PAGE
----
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One for the curio cabinet

A question was posed by steve98052:

Can you tell about an example of a work of fiction that you enjoyed, even though it was a member of a genre that normally doesn’t interest you?

This took me a while to decide.  (Well, a short while, anyway.)  Mostly because, when I step out of my usual reading habits and find something new to enjoy, I often then follow up other books by the same author or in the same genre.  There aren’t too many ‘one offs’ on my bookshelf.  On the other hand, although over the years I have read reasonably widely, over a number of genres, there are a number of areas where so far I have enjoyed a few select authors whilst not perhaps being wholly sold on that type of book as a whole.

For example, I have a big problem with historical fiction, normally.  It’s just so hard to get right.  But I do like George MacDonald Fraser.  I’ve read quite a few by him, so he’s not really a one-off!

And as for fantasy, which normally I wouldn’t think to read, like most people I’ve read a number of Terry Pratchett’s books.

I might say that I’m not an avid reader of ‘modern contemporary fiction’ but then again there’s a small corner of my library devoted to Paul Auster.

And ‘Modern Classics’ – well, I may not partake of them all that regularly, but I do love dear old E.W.  (Evelyn Waugh, that is.)

So it’s a little tough to pick something that stands out like the proverbial sore thumb.

After some contemplation, then, the category of fiction I’ve decided on for this exercise is… The Graphic Novel.

Nowadays it is quite fashionable to read this sort of thing, as far as I can tell – at any rate, it is no longer the exclusive (and groan-inducingly stereotyped) preserve of spotty, socially inept young males.  I have to say that anything with an air of obsession about it generally puts me off.  Especially where the risk of dressing up is concerned.  And, well, I suppose I have fallen victim to the temptation to consider The Graphic Novel (or – let’s be down to earth here – The Comic Book) to be That Kind of Thing.  The sort of thing that is liable to get made into a really awful movie, thus alienating further droves of prospective readers.  The sort of thing that used to only be available via mail order, or in the sort of shop where I’d feel very out of place.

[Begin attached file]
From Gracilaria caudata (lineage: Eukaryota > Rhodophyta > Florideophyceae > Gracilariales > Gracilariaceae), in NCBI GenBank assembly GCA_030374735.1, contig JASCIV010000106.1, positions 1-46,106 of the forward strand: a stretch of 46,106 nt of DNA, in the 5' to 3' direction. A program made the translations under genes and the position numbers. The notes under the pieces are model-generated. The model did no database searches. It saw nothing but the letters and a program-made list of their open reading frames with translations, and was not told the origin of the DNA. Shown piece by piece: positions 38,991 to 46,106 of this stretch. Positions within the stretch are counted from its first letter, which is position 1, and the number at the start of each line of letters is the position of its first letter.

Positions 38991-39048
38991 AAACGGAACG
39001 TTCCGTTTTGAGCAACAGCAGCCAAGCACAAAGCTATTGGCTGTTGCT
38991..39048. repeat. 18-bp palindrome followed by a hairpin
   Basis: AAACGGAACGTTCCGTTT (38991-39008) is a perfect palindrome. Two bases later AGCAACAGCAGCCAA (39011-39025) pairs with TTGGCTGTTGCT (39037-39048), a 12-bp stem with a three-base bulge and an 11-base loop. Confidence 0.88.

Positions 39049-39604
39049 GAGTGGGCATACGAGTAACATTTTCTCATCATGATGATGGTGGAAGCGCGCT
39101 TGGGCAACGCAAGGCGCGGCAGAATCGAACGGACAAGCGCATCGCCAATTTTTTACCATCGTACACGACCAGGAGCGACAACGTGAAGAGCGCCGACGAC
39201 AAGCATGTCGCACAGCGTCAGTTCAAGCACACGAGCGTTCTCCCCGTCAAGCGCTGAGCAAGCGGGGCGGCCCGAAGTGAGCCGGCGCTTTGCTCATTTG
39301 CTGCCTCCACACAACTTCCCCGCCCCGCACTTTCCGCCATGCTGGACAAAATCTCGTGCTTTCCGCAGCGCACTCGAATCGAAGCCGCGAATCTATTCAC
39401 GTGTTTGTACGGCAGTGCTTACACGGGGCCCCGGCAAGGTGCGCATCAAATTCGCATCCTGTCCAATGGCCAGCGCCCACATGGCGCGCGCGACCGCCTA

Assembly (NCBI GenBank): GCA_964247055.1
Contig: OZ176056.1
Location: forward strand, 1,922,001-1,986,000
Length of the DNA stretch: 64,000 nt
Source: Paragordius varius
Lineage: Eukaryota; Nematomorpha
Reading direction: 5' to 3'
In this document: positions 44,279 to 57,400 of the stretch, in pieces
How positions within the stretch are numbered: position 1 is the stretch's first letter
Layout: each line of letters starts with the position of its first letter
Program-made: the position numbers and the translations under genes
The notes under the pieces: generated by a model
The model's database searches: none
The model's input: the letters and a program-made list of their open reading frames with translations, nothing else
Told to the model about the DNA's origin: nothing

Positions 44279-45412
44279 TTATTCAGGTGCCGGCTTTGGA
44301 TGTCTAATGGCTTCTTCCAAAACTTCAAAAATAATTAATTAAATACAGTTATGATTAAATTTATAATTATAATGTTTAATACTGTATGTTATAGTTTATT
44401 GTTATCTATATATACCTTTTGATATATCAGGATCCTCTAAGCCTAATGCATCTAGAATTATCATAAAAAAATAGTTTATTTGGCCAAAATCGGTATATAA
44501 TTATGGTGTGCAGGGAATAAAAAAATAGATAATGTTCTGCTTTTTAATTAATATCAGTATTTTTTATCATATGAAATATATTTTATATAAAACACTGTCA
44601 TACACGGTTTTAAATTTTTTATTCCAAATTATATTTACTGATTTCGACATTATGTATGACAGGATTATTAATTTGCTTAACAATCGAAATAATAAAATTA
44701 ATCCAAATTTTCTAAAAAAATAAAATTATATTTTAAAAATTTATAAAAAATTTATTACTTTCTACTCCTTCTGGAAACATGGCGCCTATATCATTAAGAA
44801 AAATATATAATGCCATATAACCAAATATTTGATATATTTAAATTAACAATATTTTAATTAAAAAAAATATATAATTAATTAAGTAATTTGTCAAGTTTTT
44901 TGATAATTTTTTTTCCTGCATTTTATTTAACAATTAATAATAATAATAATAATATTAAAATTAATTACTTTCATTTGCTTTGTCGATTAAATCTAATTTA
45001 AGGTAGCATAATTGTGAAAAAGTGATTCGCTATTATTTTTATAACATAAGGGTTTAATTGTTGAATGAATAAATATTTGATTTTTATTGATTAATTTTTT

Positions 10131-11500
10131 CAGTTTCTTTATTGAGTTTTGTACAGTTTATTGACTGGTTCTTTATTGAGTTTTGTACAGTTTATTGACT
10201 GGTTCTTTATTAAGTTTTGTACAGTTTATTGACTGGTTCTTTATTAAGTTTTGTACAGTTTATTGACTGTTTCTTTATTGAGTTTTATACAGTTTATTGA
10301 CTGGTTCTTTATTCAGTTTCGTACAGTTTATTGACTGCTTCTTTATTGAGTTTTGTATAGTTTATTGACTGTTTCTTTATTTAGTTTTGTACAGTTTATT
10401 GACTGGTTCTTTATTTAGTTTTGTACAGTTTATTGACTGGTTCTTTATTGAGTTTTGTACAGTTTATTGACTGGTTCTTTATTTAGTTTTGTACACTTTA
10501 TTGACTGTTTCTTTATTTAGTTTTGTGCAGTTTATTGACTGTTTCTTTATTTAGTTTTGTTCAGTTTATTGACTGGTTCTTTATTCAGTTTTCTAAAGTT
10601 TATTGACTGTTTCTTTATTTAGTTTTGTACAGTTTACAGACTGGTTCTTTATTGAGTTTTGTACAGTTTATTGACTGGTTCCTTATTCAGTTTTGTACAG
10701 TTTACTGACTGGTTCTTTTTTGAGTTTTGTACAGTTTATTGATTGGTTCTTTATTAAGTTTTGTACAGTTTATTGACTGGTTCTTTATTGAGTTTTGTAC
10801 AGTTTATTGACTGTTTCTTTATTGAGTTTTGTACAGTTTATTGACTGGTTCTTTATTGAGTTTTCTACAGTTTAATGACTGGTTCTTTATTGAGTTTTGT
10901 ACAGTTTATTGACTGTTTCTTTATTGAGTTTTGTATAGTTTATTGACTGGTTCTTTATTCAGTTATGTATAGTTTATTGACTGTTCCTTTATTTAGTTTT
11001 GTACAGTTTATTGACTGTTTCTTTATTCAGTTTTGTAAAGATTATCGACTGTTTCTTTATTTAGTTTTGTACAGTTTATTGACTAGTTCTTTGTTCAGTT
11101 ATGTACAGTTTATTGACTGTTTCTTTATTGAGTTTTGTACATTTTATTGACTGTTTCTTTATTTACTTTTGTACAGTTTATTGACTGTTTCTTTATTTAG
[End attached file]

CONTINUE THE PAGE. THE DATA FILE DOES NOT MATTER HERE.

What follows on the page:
Basically, if it’s got its own vocabulary, dress code and souvenir figurines… I want none of it!

But one day, I heard about something rather intriguing.  (To me, at any rate.)  Some comic book characters who may or may not have some sort of resemblance/link to Ron and Russell Mael of Sparks fame.  These characters – Ron and Russ Post by name – were drawn by Matt Howarth, who is also… drum roll, please… a weird music aficionado!  He has been involved with The Residents in the past, amongst others.

Ron and Russell Post are described thusly: